PNC Bank has brought its “universal branch” concept to Charlotte, becoming the latest lender to overhaul its branches amid the rising popularity of online banking and declining foot traffic to teller lines.
This week, the Pittsburgh-based bank finished its conversion of a branch in Monroe and another in Charlotte’s University City area. The changes inside the branches include the addition of PNC’s new automated teller machines, tablet devices and computers – all of which allow customers to do many banking activities on their own.
“All of this has been done because our clients’ preferences have changed. We want to make sure we can cater to everyone,” said Shirley Edmond, regional manager for PNC’s Western Carolina operation, which includes Charlotte.
The two branches are the first in the Charlotte area to be switched to PNC’s new format. Nationwide, the lender has converted about 45 branches in 15 states, including elsewhere in the Carolinas. PNC said 115 more U.S. branches are in the midst of being converted this month.
PNC’s modifications come as other lenders consider how best to use branches at a time when their consumers are able to conduct a growing amount of transactions on their own, using their computers and smartphones. As they experiment, some banks are opening branches that are smaller, have fewer employees and are cheaper to operate than traditional branches.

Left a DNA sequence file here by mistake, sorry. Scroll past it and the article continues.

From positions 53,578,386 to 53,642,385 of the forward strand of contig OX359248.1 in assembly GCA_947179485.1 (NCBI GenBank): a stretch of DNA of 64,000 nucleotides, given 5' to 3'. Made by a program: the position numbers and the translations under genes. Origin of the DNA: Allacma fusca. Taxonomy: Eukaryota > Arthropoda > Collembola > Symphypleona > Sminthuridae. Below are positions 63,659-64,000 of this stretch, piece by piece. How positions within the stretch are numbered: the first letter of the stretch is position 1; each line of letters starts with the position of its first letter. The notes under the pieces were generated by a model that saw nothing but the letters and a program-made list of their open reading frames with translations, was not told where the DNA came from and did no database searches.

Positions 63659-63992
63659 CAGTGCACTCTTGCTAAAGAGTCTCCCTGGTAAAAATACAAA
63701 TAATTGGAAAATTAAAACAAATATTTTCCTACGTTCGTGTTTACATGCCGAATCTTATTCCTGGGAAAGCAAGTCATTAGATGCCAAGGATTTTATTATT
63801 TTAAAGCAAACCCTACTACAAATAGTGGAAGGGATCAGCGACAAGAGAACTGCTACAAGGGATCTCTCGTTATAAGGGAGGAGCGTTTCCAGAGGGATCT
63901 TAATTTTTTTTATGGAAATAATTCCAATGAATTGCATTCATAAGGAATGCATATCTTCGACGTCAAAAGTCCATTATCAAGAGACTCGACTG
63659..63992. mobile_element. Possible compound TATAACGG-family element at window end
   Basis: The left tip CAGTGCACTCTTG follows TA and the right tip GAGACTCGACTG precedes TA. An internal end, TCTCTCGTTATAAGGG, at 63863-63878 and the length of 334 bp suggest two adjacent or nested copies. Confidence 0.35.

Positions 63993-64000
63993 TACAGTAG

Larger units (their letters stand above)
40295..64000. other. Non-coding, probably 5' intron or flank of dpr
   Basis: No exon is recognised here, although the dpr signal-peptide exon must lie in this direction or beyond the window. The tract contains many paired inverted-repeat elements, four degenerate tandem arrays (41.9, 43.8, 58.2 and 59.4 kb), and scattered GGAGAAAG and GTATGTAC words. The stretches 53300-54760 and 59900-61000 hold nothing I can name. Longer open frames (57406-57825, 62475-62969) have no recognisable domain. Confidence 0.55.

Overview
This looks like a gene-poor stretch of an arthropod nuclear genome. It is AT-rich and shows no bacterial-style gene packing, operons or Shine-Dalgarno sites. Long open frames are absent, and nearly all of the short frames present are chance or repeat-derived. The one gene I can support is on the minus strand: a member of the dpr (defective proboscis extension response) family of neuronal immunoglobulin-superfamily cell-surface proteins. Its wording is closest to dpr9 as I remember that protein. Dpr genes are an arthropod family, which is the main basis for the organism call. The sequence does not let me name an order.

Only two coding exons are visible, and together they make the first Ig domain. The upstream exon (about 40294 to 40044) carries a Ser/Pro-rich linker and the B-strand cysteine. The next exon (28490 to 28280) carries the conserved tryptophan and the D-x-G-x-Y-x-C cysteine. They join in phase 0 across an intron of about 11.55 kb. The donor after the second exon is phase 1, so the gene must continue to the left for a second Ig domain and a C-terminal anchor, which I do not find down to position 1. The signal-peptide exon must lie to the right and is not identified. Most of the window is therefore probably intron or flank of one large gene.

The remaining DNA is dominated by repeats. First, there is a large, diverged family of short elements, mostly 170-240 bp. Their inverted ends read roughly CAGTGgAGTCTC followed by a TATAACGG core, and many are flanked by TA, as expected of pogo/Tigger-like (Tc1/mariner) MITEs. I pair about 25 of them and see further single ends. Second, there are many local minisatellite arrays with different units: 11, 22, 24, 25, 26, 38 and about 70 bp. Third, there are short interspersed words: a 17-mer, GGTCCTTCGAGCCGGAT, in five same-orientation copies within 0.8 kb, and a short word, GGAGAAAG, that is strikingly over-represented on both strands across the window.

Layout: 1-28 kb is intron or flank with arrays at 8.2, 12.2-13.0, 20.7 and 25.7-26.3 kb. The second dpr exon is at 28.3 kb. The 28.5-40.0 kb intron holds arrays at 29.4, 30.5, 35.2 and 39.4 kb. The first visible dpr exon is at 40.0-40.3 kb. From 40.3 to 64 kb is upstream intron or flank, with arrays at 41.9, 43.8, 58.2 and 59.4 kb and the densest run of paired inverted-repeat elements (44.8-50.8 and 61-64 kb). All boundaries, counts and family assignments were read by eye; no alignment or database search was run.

PNC chief executive William Demchak, speaking at a banking conference in New York on Wednesday, said PNC’s converted branches typically have one fewer employee than before the conversion.
Bank of America unveiled a smaller type of branch called an “express center” last year. The express centers have no tellers. Instead, they are equipped with new Bank of America ATMs that allow customers to talk via a video screen to tellers in call centers in Delaware and Florida.
Banks have also been closing and selling branches in recent years as they seek to cut costs at a time of weak revenue growth.
PNC had 2,691 branches as of the end of September, according to a securities filing. That’s down by 196 branches from the same time two years ago.
Demchak said the bank will be focused less on closing branches now and more on converting them to the “universal branch” model.
The converted branches in the Charlotte region are at 230 E. W.T. Harris Blvd. and 1730 S. Dickerson Blvd. in Monroe. Even with the self-service features, the branches continue to be staffed with bankers who will provide traditional services such as opening accounts, cashing checks and answering questions.
PNC Financial Services Group entered Charlotte by acquiring RBC Bank’s Raleigh-based U.S. business in 2012. In the Charlotte metropolitan area, it is 12th for market share among banks.